Currently in the South Atlantic Ocean, Gail Christeson and Bobby Reece are working side by side as co-principal investigators aboard the Research Vessel Marcus G. Langseth to better understand the formation of oceanic crust from the Mid-Atlantic Ridge to the Rio Grande Rise.
This isn’t the first time Christeson, Senior Research Scientist at The University of Texas Institute for Geophysics (UTIG), and Reece, Assistant Professor at Texas A&M’s Geology and Geophysics Department, have collaborated. Christeson co-authored several papers with Reece, and was on his dissertation committee during his time at UTIG before he graduated in 2012.
“Working with Gail was a great experience as a student, and being co-PIs on this project just takes that relationship to the next level,” said Reece. “In graduate school, there was mutual respect early on as both Gail and my advisor, Sean Gulick, treated me as a peer and pushed me to contribute actively at workshops. Of course I still learn a great deal from Gail every day, but the tone is different from when I was a student.”
The idea for the current expedition, known as the Crustal Reflectivity Experiment Southern Transect (CREST), was borne out of an International Ocean Discovery Project (IODP) workshop Christeson co-chaired in 2013. Participants brainstormed about science opportunities to take advantage of the upcoming transit the United States-operated drillship JOIDES Resolution will take through the South Atlantic, but were stymied by the lack of site survey data in the region.
Christeson and Reece collaborated on submitting a proposal to the National Science Foundation (NSF) to acquire seismic data along a transect to support future drilling and address questions regarding the evolution of ocean crust.
“When the crust is first formed it’s very porous. There are void spaces and tubes, but as minerals are deposited through hydrothermal circulation processes, and sediment is deposited on top the porosity is reduced. By getting continuous data from this expedition we’ll be able to look at the evolution of the crust as it ages,” says Christeson. “Ultimately this expedition is part of a site survey that will be complemented by drilling in 2018 or 2019. We believe the seismic data gathered on this trip will help accomplish that goal.”
The NSF-funded CREST expedition has imaged with a modern seismic system the longest-ever continuous transect of oceanic crust at approximately 1,500 kilometers. The expedition also marks the first time a group of scientists have used a 12.5-kilometer long streamer that was recently purchased by NSF for the scientific community.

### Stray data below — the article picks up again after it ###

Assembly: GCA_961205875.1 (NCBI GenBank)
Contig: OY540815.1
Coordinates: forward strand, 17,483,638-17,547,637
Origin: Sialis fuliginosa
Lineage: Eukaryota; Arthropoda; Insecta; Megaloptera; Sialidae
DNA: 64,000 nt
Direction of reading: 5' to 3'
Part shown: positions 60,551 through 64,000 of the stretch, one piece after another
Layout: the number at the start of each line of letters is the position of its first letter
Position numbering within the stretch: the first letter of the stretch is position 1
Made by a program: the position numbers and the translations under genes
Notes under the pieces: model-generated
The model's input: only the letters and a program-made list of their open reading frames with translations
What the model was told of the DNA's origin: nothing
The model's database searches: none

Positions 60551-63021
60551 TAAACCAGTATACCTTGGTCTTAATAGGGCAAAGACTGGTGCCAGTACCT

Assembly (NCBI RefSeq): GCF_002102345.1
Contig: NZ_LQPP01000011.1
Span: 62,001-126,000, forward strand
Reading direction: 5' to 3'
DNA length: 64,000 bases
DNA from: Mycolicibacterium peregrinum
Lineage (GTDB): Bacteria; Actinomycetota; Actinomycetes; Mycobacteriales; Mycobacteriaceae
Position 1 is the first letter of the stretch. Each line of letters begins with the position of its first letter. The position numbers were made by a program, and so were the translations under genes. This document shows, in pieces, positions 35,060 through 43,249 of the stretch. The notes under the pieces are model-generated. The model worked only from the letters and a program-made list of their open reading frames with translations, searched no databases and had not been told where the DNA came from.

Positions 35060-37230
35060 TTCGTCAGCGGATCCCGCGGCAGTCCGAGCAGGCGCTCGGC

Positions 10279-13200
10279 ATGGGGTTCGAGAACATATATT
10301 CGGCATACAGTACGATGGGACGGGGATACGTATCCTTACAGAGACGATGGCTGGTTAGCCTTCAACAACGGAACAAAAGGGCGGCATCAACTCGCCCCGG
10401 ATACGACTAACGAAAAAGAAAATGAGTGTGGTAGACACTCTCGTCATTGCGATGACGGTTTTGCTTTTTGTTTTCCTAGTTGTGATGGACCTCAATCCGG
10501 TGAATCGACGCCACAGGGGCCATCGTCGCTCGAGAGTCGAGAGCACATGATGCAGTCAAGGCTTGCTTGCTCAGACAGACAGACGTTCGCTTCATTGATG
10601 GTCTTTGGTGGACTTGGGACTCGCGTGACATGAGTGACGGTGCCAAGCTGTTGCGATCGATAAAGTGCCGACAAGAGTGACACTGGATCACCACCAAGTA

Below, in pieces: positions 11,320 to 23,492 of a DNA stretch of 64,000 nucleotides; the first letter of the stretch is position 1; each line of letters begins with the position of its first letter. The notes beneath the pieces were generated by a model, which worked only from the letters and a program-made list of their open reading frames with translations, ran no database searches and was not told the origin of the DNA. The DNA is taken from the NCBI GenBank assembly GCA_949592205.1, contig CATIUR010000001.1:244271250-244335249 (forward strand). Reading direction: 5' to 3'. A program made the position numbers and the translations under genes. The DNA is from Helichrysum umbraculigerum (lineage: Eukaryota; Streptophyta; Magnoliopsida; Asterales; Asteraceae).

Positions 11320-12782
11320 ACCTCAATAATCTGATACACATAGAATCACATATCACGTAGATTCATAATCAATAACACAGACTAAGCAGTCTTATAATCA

To add another layer of familiarity to the expedition, Texas A&M Regents Professor Richard L. Carlson is serving as the co-principal investigator on land. Christeson took undergraduate courses from Carlson when she was getting her Bachelor of Science degree from Texas A&M University. UTIG postdoctoral fellow Stacey Worman is also assisting on CREST, which began in early January and will reach its conclusion on February 25.
“This expedition goes right down the family tree and we’re all very excited to be working together again,” said Christeson. “UTIG was founded with a focus on marine research, and the institute prides itself on providing students with large amounts of experience in the field. It’s great to see Bobby’s hard work pay off as the institute continues to prepare the next generation of scientists.”
Thus far, all has gone according to plan and the scientists are looking forward to returning to their respective research facilities and delving into the data they’ve been gathering over the past seven weeks.
“Very few programs do as good a job as UTIG at training students to understand and perform in each part of the scientific process,” said Reece. “This being my first expedition as a principal investigator, I probably should have been more nervous. Instead I felt exceptionally well-prepared and confident. I’ve been trained by the best in the business.”
For more on the research expedition and updates on its whereabouts, check out the expedition blog, CrestFest.